Travelling with kids is stressful enough to start with, let alone throwing in a life threatening food allergy.
Around a year ago we had the opportunity to head over to Dallas, Texas USA from Brisbane, Queensland Australia to visit an allergy clinic. We jumped at the opportunity however immediately our mind started to churn through all the risks and issues we would need to work through just to be able to safely make the trip. Our fears escalated further once we learnt that the leg from Sydney to Dallas was (at the time) the 2nd longest route at the time and that we would be 16 something hours in the air!
If you are planning a trip, we hope some of our findings help you.
Getting Travel Insurance (for a Holiday)
Get ready to do a lot of reading. The devil really is in the detail with Travel Insurance, specifically, hidden in among the Product Disclosure Statement (PDS). I found all providers would provide overall insurance for overseas events and medical issues however when it came down to an allergic reaction some providers will not cover you if you with this being classified as a ‘pre-existing’ medical condition (regardless of the time-frame since your last allergic episode) but most would cover you provided you have not had not had an allergic reaction within certain time limits (in most cases this was within 2 years of the date of travel or the date of inquiry). To ensure you have cover, ensure that you disclose your condition and then you will most likely be channeled thru a survey of some sort so that they can confirm they can cover you and what your premium will be. If you don’t disclose this and there is an issue on your trip there is a fair chance they will find out and you will be the one stuck with any expenses (which can be ridiculous in the home of the Brave…. maybe called so for people with medical conditions and limited or no travel insurance?). Please also get a copy of the PDS statement and search (CTRL + F that sucker) for “Anaph” (because the chances of making a mistake when wordsearching the whole word are medium to high) and “Allerg” (to cover Allergy, Allergen, Allergic of course). The PDS will disclose what they will and won’t cover in relation to allergic reactions and what limitations if any there are if they are pre-existing conditions. You will find some policies don’t even mention the word “anaphylaxis”. In short, be certain that you are covered and that it is detailed in writing.
Getting Travel Insurance (for a Medical Trip)
If your planned trip is limited to leisure reasons only then your in the easy boat. Well, easier boat. As part of our trip was going to involve us visiting an allergy clinic things got much more complicated. I found some of the providers refuse to provide any cover if the trip has any sort of medical purpose to it (regardless if you had previously noted this as pre-existing condition), however some will still provide you general travel cover but will either note some or all of the below;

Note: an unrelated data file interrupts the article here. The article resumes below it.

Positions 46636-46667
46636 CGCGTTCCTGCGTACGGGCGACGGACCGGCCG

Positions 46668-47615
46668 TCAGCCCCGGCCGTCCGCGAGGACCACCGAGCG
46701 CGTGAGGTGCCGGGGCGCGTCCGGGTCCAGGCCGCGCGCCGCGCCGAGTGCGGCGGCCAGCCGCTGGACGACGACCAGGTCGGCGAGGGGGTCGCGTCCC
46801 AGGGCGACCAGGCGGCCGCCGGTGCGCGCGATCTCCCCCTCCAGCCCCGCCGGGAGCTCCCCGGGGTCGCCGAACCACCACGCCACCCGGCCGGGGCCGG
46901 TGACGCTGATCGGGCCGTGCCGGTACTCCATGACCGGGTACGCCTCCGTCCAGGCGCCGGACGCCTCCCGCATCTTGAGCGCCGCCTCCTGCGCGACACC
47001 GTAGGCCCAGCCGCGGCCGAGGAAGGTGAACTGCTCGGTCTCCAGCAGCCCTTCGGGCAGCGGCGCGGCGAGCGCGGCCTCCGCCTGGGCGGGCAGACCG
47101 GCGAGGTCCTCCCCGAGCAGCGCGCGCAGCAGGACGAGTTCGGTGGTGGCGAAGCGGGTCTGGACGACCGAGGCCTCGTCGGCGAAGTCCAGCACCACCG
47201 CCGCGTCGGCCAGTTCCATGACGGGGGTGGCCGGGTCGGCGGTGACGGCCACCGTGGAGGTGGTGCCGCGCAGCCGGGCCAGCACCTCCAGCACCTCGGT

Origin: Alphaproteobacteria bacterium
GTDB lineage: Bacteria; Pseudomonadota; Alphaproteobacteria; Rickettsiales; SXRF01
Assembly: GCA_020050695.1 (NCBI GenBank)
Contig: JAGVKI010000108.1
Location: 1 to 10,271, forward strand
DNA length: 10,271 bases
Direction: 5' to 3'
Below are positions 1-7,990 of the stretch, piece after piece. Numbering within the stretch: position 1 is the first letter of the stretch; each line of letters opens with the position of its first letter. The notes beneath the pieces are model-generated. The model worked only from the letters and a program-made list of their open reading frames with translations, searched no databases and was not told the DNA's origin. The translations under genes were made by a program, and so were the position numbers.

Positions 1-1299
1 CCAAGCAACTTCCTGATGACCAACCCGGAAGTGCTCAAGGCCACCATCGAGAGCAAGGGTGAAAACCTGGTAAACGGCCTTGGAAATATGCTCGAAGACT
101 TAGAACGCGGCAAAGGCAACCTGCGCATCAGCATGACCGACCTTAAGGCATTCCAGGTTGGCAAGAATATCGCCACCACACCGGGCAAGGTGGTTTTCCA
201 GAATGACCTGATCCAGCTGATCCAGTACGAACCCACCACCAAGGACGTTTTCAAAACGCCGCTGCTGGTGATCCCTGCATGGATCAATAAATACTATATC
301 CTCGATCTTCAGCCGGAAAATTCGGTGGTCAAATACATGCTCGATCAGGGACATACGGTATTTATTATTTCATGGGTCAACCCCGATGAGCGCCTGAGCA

- exclude the medical condition you are travelling for;
- exclude the time when you are having the medical condition looked at / procedure etc;
- exclude all and any complications arising from the procedure or medical appointment (be careful with these clauses as some are written so that they could basically pull anything and everything that happens after your consultation and they say it could be related – eg, heart attack could be a side effect or associated with the medical treatment etc.
So what do we do?
Two options. 1) Risk it. or 2) Take out a sort of pseudo Medical Tourism insurance policy.
We ended up going with option 2 and the only provider we could find that would cover this sort of thing at the time was Global Protection Solutions. I am not sure if there are many other new players in the market. The policy essentially covered our daughter only (who had the allergy) and only during the treatment and for a period following the treatment in case of complications. The policy also had considerably reduced benefit amounts than your standard travel insurers.
Cost wise it ran in about $500USD (around $700AUD at the time) which was actually nearly double what the general travel insurance policy for the entire family was.
The other option is to risk it and if you run into complications just cop whatever medical bills are thrown at you. After a bit of loose research ready other peoples medical stories (nightmares) I thought we would be up for a minimum $20K should something happen. So we ended up paying $500 to cover the risk.
**Please note we are not affiliated with Global Protection Services or any travel insurers mentioned in this article and do not receive any commissions.